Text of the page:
What’s more, the world’s most intractable problems are deeply rooted in massive systems, while design is a discipline focused on the edges. Traditional design focuses on creating and improving society’s outputs and interactions, such as a sleeker mobile phone or a more efficient way to buy coffee. When these skills are translated over to the public sphere, design still tends to focus on outputs instead of the real systemic problems. We create apps to help students study for their SATs, but deep down we know the education system isn’t investing enough in schools in poor neighborhoods. We design websites to help citizens surface ideas to their governments, but we know the heavy hand of corporations in politics prevents these ideas from actually getting used. These projects pursue admirable goals, but because they’re focused on the edges, they’re only making incremental improvements in a time when we need fundamental change.
We’re facing ocean-sized problems armed with teaspoons.
I’ve struggled with these questions for much of my career. In our work at Reboot, we know that design practices are only one tool in our toolkit. Our work has also drawn heavily from other fields, complementing the strengths of design with those of ethnography, economics, political science, and the development field. Our designers are humble and recognize how much we have to learn from these disciplines, which have wrestled with the world’s thorniest problems for decades.
But there’s another deeper concern, one that caused many a sleepless night around the elections project in Libya: With our good intentions, our human-centered ethos, and our appropriate tech solutions, would we create a veneer of good will that distracts attention from, and maybe even perpetuates, the global systems of injustice?
Because let’s face it: Even when well-spent, aid money can be a way of sweeping real solutions under the rug. It’s fairly cheap and easy for rich countries to disburse aid, compared to the effort and expense of arriving at the difficult political bargains on migration, climate change, trade, and other issues that would change lives in more meaningful ways.
Worse: In conflict situations, aid can be a part of the cycle of violence. When Libya collapsed, there were 20 million arms in non-state hands—in a country of just 6.2 million people. Those arms were sold to Gaddafi’s forces by Western countries, including the UK and Italy. We were complicit in the country’s destruction, a complicity that tends to be overlooked at United Nations convenings and expert panels on countering weapons proliferation.
Despite these concerns, I believe that international development is still one important path to progress. I believe we have a responsibility to take action however we can to alleviate injustice and poverty around the world. And I believe that designers have much to offer in the larger collective effort to push forward social and economic progress.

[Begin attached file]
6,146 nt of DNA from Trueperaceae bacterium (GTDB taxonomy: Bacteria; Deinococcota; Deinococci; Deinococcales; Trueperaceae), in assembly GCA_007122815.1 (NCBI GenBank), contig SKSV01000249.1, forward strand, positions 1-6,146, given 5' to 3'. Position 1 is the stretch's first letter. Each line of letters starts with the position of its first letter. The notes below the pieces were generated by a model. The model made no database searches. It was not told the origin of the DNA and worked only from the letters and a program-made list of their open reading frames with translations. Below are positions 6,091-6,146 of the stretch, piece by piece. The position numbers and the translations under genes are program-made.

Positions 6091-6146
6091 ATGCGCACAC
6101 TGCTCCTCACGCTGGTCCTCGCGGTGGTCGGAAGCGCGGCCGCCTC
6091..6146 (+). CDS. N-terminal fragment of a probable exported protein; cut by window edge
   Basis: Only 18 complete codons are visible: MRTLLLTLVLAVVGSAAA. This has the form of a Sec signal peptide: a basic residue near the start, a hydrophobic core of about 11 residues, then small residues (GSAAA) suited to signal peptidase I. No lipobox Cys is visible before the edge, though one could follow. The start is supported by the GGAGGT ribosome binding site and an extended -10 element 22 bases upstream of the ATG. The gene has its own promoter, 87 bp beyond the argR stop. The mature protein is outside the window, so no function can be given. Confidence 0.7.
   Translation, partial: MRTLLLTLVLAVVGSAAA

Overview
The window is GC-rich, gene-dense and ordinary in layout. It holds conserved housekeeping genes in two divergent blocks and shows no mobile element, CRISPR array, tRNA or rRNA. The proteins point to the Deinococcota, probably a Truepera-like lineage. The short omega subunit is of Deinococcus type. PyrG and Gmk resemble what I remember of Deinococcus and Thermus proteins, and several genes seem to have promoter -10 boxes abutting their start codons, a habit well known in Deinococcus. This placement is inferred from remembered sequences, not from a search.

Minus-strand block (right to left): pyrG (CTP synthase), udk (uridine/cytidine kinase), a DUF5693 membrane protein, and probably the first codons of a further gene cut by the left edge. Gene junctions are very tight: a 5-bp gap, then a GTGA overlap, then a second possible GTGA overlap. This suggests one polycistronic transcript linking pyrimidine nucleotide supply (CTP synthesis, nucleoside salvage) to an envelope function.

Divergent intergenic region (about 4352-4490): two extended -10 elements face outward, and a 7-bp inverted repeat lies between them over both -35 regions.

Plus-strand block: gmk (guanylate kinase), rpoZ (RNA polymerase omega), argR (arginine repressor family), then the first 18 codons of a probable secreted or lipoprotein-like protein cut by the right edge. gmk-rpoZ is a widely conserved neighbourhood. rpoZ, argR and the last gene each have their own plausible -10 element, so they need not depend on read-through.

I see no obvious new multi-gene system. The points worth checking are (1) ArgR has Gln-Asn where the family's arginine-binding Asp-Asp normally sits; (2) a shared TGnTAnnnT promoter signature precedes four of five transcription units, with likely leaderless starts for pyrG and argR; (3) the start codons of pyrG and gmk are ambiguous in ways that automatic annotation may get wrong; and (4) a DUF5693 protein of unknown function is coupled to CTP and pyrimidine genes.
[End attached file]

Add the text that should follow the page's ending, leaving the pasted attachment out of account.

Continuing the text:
Reboot took the project in Libya. We spent seven months there, through periods of conflict, to keep us responsive to Libya’s dynamic political situation as we worked to meet tight deadlines. Objectively, the project was a success: We created the world’s first mobile-based voter registration system, which millions of Libyans used to register at home and from abroad. Our system also helped the Libyan government increase the sophistication with which it managed its elections across the country. It continues to be used in Libya today.
But in this work, we also had to recognize that creating a voter registration system was just us tinkering at the edges of the large, complex, decades-long process of developing a legitimate democracy. We had to be conscious of our role in this larger system, so that even when we disagreed with our Libyan counterparts, we were there to advise, not impose. This, after all, was about change on their terms and timelines, not ours.
As designers, it’s easy to “know the right solution.” (All the user research we did! All the systems maps! All the A/B testing!) But democracy requires people driving for themselves. And when we were able to set aside our “evidence-based design decisions” and our desire to “drive positive change” as we defined these terms, we noticed a shift in what our work was serving.
More important than our “solution” to the design problem at hand were the conversations enabled by the co-design process we’d undertaken with our Libyan counterparts. As we explored technical questions about the voter management system—what data security protocol to use, where information should flow, what analytics to track—we were creating the space for dialogue about larger questions of governance. These were questions about a government’s responsibilities to its citizens and the extent to which a state should invest to fulfill these responsibilities; we were, in short, discussing what it means to realize a renegotiated social contract among Libya’s population and governing institutions.
Many of the new government officials had participated in the overthrow of Gaddafi; as we worked together on our small contribution to post-revolution Libya—helping citizens participate in elections—we were facilitating a conversation about what it means not just to revolt against a dictator, but to govern in a just, inclusive way.
Designers have great power: We can “nudge” people to behave differently. Collectively, if more of us are working toward positive change, the impact of a million little nudges in the right direction has immense potential. The flip side of this is that those actions we don’t take have an impact, too. If we are passive, and fail to actively engage in our work with the larger systems and goals in mind, we’ll be (at best) complicit in the social injustices around us.